by Kirsten Hope
I went to Central High School this morning, and I had such a good time! So far, I’ve had really great experiences visiting all the places of service, but Central has been the most fun. When I got there, our student Jennifer Richardson was working with an ESL student on American History. The high school student wasn’t Spanish-speaking, but Jennifer did an amazing job helping her even though she didn’t know her native language. During my visit, there were a few other students who came in for help, all of whom were ESL learners, but whose linguistic backgrounds were not Spanish. It’s unfortunate that I didn’t get to see any Spanish-speaking going on, but that is one of the caveats we tell students to keep in mind at the beginning of the semester. In addition to observing the tutoring going on, I also got to participate in some tutoring!! I helped one of the first students to come in on a few questions, and then worked through two pages of American History worksheets with Dini, a student from Albania. Not only did I learn that I need to refresh my knowledge of US History, but I experienced first-hand the enjoyment both students and tutors can have from developing a relationship.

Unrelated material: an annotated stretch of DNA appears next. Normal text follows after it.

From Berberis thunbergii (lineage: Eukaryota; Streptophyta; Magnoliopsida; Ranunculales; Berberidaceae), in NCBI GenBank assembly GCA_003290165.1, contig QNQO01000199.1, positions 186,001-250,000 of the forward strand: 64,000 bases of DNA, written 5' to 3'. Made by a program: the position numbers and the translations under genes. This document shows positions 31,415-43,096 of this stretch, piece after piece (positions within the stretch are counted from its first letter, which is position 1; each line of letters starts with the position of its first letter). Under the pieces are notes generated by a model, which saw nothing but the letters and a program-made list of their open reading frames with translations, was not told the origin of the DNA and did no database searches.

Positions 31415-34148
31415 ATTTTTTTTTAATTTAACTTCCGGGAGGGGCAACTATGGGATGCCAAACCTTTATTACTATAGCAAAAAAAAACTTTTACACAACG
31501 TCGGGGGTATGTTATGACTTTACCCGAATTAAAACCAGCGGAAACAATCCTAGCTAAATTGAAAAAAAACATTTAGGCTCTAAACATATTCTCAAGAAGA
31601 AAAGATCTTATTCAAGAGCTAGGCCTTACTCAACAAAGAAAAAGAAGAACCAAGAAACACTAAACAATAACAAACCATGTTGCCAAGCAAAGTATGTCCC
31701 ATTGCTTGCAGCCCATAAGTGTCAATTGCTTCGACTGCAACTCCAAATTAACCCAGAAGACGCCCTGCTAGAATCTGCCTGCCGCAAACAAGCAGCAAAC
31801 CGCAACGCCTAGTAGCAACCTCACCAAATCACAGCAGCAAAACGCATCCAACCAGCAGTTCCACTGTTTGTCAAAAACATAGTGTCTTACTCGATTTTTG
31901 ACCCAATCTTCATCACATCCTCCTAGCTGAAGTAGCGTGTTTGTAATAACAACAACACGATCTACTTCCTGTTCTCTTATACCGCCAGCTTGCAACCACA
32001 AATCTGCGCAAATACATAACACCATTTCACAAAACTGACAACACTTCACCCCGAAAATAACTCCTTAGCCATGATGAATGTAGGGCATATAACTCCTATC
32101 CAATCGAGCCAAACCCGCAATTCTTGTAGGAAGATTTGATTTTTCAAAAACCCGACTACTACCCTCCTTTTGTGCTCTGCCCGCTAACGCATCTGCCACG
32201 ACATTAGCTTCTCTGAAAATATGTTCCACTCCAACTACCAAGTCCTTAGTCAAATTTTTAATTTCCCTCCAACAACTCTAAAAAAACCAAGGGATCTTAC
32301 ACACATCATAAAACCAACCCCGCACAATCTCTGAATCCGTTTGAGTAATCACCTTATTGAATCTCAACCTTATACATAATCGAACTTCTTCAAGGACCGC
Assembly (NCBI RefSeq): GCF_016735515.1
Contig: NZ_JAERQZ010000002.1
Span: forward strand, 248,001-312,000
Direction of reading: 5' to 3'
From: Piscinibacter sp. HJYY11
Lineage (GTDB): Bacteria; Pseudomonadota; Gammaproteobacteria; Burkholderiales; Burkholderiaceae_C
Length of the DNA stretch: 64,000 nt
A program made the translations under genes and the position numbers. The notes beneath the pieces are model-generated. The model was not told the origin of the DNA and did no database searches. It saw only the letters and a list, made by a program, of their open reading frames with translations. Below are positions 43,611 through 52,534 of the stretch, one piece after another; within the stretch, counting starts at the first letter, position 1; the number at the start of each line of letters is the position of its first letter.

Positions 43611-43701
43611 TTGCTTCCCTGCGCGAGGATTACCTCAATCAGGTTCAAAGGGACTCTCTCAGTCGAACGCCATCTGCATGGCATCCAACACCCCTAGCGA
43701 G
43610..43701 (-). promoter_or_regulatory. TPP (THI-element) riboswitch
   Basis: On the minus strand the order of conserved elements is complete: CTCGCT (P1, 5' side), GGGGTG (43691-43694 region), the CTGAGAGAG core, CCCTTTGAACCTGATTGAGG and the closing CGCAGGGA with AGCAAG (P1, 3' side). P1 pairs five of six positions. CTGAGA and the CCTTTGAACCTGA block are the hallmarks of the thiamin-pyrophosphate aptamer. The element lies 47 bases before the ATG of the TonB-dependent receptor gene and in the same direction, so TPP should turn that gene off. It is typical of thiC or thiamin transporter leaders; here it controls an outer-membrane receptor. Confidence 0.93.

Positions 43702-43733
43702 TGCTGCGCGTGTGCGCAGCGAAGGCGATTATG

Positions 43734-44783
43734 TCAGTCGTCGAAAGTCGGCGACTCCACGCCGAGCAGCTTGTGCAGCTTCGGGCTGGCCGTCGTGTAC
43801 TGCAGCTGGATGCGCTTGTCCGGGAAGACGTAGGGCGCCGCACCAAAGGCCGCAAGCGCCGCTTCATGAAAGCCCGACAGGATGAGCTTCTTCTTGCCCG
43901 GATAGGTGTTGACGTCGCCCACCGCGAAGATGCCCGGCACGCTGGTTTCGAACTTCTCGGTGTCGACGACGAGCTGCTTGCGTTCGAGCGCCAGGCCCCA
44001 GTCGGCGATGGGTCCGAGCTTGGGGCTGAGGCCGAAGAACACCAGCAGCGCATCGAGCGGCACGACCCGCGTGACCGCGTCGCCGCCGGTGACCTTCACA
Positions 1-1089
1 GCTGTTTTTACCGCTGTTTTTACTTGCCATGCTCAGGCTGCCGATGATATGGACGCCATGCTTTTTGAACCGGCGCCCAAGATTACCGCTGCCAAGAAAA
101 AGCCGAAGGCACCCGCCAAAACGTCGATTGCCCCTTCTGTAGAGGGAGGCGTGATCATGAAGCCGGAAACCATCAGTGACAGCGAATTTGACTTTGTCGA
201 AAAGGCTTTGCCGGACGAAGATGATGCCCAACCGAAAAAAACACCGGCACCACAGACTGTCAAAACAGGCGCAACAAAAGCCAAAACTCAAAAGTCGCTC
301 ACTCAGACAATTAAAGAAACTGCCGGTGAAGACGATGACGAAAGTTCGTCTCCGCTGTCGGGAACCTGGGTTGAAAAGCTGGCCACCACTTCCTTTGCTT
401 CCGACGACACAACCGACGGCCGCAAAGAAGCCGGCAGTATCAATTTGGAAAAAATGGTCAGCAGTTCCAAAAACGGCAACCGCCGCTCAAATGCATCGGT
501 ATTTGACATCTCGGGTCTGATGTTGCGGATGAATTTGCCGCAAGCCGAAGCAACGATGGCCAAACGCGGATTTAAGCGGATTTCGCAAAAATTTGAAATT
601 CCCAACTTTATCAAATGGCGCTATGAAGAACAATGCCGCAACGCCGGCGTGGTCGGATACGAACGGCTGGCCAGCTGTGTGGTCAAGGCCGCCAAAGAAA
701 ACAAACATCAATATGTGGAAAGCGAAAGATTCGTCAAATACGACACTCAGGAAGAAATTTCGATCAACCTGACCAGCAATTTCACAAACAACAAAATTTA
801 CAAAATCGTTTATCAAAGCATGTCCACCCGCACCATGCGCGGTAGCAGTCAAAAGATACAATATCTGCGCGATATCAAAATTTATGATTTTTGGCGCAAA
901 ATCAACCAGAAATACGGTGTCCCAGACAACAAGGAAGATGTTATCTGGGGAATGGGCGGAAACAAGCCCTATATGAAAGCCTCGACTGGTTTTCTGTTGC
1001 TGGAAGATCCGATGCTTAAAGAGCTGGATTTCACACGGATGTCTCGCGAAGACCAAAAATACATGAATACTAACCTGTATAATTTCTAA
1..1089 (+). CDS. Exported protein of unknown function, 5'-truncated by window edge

Going to Central follows nicely from my visit to Leal earlier this week, because I again saw the value that a relationship between students can have. In Leal, I observed this relationship from afar, but through actually tutoring for 30 minutes, I got to experience what it’s like to work with a student and get to know him or her. This experience definitely made me remember how much I like working with high school students, and, again, emphasized the importance of the service our students provide. My class and I actually discussed this important relationship today, and they had some really great insights into the tutor-tutee relationship, disclosing that they see first hand how these students need role models in their lives. I think that having an older peer as a role model is invaluable for younger students, and Central not only reaffirmed this fact, but also showed me how younger students can also have an impact on us! I never think about the effect that younger students can have, but I must admit that I left Central with some new ideas about ESL students and getting to know others. So, even though our students may not be using Spanish on a consistent basis, they nevertheless help high school students who may struggle with English as a Second Language and form these mutually beneficial relationships with them!